- The first firefighter positions themselves one knee down one knee up at the wall under the windowsill. It is important that the knee up is the knee against the wall for two reasons.
One, this puts the knee in a more stable position so that it is not kicked out when the second firefighter pushes off to get up and out the window. Two, it gives the second firefighter the greatest height advantage out the window. Putting the outside knee up places it farther away from the wall, thus furthering the distance from the knee to the window.
As the second firefighter pushes up off the knee, the first firefighter can now start to stand and pivot around to assist lifting the second firefighter up and out the window
- Once outside, the firefighter then deploys their webbing and lowers it through the window. The outside firefighter positions themselves in a seated position facing towards the window, knees bent, so that the firefighter on the lift can drive out with their legs to lift the inside firefighter.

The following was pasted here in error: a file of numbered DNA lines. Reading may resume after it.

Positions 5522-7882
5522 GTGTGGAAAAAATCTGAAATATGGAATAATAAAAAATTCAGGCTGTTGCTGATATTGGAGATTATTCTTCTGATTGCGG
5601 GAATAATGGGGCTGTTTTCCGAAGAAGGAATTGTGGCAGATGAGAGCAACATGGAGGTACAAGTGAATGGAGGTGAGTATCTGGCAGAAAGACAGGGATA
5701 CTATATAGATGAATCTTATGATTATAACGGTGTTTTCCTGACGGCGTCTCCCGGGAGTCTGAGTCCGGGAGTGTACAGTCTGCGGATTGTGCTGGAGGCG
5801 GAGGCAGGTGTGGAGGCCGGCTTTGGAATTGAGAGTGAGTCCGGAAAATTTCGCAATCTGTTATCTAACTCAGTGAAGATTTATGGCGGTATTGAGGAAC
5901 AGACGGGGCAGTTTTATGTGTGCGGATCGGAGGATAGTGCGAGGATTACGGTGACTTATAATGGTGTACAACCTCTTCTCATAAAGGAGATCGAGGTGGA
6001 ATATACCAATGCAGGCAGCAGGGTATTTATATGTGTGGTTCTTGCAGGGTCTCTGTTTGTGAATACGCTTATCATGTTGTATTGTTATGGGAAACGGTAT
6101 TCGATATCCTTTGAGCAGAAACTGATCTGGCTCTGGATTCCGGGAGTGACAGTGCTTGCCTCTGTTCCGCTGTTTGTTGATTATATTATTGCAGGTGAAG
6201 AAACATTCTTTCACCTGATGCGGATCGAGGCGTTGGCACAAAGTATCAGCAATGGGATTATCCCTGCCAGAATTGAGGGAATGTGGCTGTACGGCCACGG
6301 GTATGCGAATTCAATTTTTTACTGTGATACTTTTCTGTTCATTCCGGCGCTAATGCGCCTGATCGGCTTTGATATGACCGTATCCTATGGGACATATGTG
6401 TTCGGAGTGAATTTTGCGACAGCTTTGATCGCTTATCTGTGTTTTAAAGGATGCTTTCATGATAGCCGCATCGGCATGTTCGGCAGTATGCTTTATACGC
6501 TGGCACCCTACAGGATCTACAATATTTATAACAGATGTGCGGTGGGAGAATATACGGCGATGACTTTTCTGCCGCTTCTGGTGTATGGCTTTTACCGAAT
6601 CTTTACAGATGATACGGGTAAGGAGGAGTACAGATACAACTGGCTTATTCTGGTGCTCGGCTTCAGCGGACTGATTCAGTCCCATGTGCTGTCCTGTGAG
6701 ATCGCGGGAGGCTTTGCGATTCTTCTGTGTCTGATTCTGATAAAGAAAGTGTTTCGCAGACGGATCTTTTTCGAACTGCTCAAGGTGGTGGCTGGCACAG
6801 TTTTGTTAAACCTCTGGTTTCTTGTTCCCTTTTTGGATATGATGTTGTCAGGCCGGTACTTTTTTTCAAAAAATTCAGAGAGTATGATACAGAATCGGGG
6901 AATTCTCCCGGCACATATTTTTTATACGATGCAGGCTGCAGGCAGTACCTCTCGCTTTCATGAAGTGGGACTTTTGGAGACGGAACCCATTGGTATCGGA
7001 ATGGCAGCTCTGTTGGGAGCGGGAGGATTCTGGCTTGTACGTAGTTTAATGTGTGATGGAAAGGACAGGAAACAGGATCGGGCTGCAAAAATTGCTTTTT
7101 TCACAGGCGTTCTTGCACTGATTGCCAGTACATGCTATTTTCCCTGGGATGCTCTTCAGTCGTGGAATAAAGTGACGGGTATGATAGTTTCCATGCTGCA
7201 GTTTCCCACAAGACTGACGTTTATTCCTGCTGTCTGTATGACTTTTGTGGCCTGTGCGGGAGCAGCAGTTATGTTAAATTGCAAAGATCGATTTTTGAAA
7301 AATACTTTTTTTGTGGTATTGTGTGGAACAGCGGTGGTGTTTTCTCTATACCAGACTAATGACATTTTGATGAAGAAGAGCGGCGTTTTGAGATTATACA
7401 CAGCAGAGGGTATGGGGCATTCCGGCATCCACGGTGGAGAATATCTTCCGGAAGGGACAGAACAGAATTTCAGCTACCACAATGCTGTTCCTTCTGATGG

- The inside firefighter steps a foot into the webbing loop and grabs up onto the windowsill. Using the commands UP and DOWN the inside firefighter will instruct the outside firefighter to either raise up or lower down more webbing.
- Once webbing is in place, the commands ‘Ready, Ready, GO’ will be used. On ‘GO’ the outside firefighter drives with the legs and pulls back with the arms bringing the inside firefighter up and out the window.